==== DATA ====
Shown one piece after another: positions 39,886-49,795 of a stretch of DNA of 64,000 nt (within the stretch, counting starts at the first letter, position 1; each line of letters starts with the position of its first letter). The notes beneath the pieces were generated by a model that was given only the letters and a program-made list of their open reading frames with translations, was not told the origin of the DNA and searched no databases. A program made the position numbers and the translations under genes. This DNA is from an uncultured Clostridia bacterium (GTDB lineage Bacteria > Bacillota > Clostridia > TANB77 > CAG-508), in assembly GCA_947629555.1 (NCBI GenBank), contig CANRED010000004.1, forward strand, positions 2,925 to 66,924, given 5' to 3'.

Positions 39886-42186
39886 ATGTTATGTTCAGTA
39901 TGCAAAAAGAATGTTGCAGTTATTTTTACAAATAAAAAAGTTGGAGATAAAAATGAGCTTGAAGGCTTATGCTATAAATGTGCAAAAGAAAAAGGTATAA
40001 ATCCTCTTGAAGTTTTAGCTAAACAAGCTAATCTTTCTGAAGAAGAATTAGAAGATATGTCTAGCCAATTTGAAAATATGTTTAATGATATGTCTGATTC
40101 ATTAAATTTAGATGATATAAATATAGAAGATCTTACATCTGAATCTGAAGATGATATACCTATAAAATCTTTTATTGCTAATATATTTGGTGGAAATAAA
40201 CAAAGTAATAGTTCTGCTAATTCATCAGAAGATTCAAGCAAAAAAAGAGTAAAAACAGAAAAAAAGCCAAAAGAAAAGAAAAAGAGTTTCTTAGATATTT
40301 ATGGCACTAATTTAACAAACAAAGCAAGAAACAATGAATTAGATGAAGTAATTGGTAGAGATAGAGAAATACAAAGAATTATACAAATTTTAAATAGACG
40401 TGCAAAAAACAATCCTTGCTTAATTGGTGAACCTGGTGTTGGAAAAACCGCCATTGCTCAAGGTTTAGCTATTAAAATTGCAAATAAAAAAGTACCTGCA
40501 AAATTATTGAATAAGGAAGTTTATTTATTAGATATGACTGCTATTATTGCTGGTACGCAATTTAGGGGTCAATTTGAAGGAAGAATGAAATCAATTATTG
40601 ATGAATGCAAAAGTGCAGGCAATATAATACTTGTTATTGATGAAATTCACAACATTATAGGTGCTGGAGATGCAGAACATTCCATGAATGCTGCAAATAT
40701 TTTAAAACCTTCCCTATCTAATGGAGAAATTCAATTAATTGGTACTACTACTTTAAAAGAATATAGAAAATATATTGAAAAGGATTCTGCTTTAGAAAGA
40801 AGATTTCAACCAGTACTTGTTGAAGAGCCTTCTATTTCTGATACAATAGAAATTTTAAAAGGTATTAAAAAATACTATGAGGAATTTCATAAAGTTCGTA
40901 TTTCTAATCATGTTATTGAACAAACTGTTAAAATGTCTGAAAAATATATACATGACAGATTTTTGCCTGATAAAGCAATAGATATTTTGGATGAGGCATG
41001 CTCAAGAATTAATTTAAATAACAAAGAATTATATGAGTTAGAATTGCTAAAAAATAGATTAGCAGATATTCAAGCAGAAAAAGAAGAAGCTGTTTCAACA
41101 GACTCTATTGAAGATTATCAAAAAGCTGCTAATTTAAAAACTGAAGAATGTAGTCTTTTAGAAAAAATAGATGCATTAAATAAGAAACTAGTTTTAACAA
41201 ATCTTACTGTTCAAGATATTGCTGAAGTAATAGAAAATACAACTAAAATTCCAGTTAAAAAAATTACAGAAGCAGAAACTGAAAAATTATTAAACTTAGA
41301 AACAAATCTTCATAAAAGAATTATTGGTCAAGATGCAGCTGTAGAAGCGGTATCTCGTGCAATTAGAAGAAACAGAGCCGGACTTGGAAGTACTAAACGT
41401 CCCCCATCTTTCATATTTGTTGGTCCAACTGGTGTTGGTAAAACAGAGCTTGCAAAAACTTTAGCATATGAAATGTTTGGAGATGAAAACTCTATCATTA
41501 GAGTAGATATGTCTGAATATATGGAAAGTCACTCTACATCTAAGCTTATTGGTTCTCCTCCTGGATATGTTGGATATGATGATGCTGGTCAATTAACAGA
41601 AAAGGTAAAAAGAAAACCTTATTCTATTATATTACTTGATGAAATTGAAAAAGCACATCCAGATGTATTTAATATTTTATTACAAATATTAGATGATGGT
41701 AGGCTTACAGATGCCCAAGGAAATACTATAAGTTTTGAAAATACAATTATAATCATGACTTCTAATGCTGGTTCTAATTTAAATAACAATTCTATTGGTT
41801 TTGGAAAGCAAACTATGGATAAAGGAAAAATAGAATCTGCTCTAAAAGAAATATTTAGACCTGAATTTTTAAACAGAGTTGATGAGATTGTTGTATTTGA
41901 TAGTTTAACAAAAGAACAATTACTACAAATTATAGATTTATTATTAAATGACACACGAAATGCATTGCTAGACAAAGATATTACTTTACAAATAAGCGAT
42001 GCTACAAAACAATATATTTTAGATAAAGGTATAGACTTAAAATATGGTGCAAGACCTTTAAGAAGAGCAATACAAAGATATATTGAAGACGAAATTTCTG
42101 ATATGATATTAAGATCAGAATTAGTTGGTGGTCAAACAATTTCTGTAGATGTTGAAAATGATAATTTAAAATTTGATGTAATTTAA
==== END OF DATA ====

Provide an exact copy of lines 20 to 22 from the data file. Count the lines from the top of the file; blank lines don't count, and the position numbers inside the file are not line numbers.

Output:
41501 GAGTAGATATGTCTGAATATATGGAAAGTCACTCTACATCTAAGCTTATTGGTTCTCCTCCTGGATATGTTGGATATGATGATGCTGGTCAATTAACAGA
41601 AAAGGTAAAAAGAAAACCTTATTCTATTATATTACTTGATGAAATTGAAAAAGCACATCCAGATGTATTTAATATTTTATTACAAATATTAGATGATGGT
41701 AGGCTTACAGATGCCCAAGGAAATACTATAAGTTTTGAAAATACAATTATAATCATGACTTCTAATGCTGGTTCTAATTTAAATAACAATTCTATTGGTT